Find mentors for your teen. Ask God to help you find adults who care enough for your teen to invest in his or her spiritual and vocational development. Consider family members; church leaders; school teachers, coaches, and guidance counselors; close friends; co-workers; neighbors; and professionals in the fields in which your teen is interested in potentially pursuing a career. Be willing to mentor other people’s teens yourself.
Teach your teen to see where God is at work. Help your teen understand how God is active in the world and how he or she might fit into what He is already doing. Encourage them to develop a close relationship with Him and pray often about how to join His work both locally and in the wider world.
Help your teen make decisions with long-term goals in mind. Model important values for your teens by seriously asking yourself these questions when facing a decision of your own: "Will this honor God? Will this help me or hinder me in reaching my goal?". Make your teen’s dreams the topic of conversations regularly to help him or her keep a vision of the future in view.
Turn scars into badges of honor. Assure your teen that everyone encounters setbacks on the way to realizing their dreams. Remind your teen that hard times can be opportunities for growth and fine-tuning goals. Help your teen cope with setbacks by acknowledging the hurt, explaining that they’re a normal part of God’s pruning process to help him or her grow and blossom, and considering how the experience might be turned into an opportunity to pursue an even higher dream.
Urge your teen not to quit in the middle of a commitment (such as midway through a sports season or play rehearsal), but to fulfill that commitment and then pray about what to do. Listen carefully to your teen and allow him or her to drop activities that truly aren’t working for him or her.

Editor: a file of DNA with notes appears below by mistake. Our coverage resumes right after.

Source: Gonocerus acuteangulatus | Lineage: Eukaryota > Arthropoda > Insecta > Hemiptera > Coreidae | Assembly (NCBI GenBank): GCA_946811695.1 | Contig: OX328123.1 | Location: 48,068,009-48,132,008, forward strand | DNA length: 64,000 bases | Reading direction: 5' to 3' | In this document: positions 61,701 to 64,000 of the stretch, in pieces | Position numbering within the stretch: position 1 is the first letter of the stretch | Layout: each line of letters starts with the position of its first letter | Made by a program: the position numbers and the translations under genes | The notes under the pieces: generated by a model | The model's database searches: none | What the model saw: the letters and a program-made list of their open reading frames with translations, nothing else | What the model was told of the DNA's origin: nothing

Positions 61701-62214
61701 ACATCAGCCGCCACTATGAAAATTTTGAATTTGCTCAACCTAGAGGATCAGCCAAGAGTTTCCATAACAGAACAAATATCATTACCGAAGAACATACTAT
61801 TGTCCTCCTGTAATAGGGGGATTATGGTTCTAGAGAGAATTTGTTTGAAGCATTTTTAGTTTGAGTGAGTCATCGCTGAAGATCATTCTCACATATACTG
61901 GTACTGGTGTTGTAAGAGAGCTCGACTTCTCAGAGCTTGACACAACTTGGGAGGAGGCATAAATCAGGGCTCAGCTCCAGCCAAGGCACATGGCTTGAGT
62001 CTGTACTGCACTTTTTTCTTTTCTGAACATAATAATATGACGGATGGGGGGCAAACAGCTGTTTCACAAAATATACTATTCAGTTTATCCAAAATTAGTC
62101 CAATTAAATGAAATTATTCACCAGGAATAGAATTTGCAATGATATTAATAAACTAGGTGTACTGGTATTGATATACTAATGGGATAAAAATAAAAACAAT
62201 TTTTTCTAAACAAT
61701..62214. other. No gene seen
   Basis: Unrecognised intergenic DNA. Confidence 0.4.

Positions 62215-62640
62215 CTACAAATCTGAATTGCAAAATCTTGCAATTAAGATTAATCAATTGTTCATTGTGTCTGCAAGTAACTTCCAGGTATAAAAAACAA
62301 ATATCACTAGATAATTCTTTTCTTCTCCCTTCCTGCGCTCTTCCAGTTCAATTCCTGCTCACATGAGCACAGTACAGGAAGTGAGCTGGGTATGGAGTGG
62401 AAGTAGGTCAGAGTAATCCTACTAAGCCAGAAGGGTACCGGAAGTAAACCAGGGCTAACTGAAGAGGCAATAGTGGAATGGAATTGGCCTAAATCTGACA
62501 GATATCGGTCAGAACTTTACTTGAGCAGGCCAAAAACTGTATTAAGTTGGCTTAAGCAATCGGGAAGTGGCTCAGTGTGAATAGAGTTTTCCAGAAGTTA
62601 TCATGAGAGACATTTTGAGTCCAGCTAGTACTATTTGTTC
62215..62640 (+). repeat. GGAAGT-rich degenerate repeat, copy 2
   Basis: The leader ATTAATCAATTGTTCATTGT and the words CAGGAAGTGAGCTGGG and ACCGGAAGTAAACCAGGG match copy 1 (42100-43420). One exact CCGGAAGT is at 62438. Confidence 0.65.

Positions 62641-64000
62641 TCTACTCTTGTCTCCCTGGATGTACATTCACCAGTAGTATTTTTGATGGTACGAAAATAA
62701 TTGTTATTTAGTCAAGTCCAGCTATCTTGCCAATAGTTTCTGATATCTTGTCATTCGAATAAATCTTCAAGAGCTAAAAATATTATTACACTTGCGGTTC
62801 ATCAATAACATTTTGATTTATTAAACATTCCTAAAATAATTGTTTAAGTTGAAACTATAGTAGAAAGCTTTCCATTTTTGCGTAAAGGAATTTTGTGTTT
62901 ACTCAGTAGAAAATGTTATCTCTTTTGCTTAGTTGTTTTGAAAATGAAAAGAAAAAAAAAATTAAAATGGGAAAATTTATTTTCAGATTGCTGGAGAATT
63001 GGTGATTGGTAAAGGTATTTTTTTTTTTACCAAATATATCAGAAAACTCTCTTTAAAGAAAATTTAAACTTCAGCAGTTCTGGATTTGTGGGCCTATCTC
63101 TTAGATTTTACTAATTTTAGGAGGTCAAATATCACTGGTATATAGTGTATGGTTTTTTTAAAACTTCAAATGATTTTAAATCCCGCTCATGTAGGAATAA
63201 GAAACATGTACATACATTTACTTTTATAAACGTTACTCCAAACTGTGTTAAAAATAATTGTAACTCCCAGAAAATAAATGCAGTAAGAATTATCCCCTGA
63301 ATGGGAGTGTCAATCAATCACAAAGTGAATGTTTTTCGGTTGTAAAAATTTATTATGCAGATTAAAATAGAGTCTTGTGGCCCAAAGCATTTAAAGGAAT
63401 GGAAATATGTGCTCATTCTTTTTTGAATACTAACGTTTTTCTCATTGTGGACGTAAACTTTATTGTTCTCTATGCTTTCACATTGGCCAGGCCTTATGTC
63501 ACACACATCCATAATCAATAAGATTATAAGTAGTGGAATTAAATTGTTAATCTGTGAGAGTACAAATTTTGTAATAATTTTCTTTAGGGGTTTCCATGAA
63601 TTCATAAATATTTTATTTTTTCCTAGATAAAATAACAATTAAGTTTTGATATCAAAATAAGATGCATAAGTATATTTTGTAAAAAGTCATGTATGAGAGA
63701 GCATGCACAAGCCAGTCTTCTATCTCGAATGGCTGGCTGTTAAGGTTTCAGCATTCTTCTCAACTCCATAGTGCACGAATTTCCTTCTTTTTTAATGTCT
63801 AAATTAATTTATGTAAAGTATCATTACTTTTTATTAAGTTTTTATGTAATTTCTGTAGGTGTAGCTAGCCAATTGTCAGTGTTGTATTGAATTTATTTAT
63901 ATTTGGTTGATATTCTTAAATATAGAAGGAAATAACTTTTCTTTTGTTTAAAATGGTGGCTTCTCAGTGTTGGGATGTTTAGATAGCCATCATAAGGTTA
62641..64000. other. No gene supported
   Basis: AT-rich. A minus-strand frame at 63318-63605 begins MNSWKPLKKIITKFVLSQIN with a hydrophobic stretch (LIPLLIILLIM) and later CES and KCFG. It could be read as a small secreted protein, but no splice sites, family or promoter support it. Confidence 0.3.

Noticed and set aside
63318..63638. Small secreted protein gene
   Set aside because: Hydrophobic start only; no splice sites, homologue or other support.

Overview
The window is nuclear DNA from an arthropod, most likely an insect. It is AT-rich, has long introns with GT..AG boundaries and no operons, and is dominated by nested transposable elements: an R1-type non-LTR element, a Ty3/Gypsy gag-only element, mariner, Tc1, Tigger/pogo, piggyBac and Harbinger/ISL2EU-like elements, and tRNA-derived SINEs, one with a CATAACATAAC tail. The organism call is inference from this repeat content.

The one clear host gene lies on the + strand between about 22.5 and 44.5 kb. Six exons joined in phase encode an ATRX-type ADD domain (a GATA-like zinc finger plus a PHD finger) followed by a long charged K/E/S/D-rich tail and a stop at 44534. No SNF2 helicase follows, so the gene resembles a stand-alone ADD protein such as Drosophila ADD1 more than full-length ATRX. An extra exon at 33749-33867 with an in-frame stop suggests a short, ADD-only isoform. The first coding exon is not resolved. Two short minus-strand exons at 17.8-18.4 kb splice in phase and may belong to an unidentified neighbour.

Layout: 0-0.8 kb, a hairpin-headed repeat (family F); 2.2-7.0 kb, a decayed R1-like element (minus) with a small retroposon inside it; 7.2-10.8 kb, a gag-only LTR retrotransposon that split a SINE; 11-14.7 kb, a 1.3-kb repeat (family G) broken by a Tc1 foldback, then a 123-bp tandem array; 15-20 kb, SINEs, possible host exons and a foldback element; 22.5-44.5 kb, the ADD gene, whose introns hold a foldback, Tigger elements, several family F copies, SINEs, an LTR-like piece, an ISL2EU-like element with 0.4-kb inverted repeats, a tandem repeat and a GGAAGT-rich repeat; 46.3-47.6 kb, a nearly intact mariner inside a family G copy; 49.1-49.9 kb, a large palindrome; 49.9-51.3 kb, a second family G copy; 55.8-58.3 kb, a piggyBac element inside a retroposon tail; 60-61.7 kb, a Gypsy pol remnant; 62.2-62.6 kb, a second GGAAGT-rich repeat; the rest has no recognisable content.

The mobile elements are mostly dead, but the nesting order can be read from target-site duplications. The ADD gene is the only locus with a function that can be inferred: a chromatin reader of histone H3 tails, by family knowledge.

Do whatever it takes to help your teen’s dreams come true. Be willing to invest your time, energy, money and other resources, creativity, and humility into your teen’s pursuits. Know that it’s all worthwhile, because it’s an investment in your teen’s future and in your relationship with him or her.
If you’re married, work with your spouse as a team to encourage your teen. Make sure you’re on the same page about how to encourage your teen. Hold private conversations to discuss issues about which you disagree. Recognize that you and your spouse are different so that you can complement each other. Respect your mate’s unique perspective and talk and listen to each other in love.
Make sure the dreams are truly your teen’s – not your own. Never force your own dreams on your teen. Recognize that doing so is a recipe for disaster. Understand that God has a unique purpose for your teen’s life that may differ significantly from your own. Embrace the unique person God has made your teen to be.
Chill out! Don’t worry if your teen’s dreams aren’t clear or coming true as soon as you’d like. Realize that the story of your teen’s growth into a mature person who honors God is still being written. Be patient, and remember that God isn’t finished with your teen yet.
Adapted from Wired by God by Joe White with Larry Weeden, copyright 2004 by Joe White. A Focus on the Family book published by Tyndale House Publishers, Wheaton, Ill., www.tyndale.com.
Joe White is the author of 14 books, including the 1997 Gold Medallion Book of the Year for Teens, Pure Excitement. He is the president and founder of Kanakuk Kamps. He and his wife, Debbie-Jo, have four grown children and live in Branson, Missouri.
Larry Weeden is a veteran of more than 25 years in Christian publishing and serves as director of book development for Focus on the Family. He and his wife, Beth, have one son, Matt.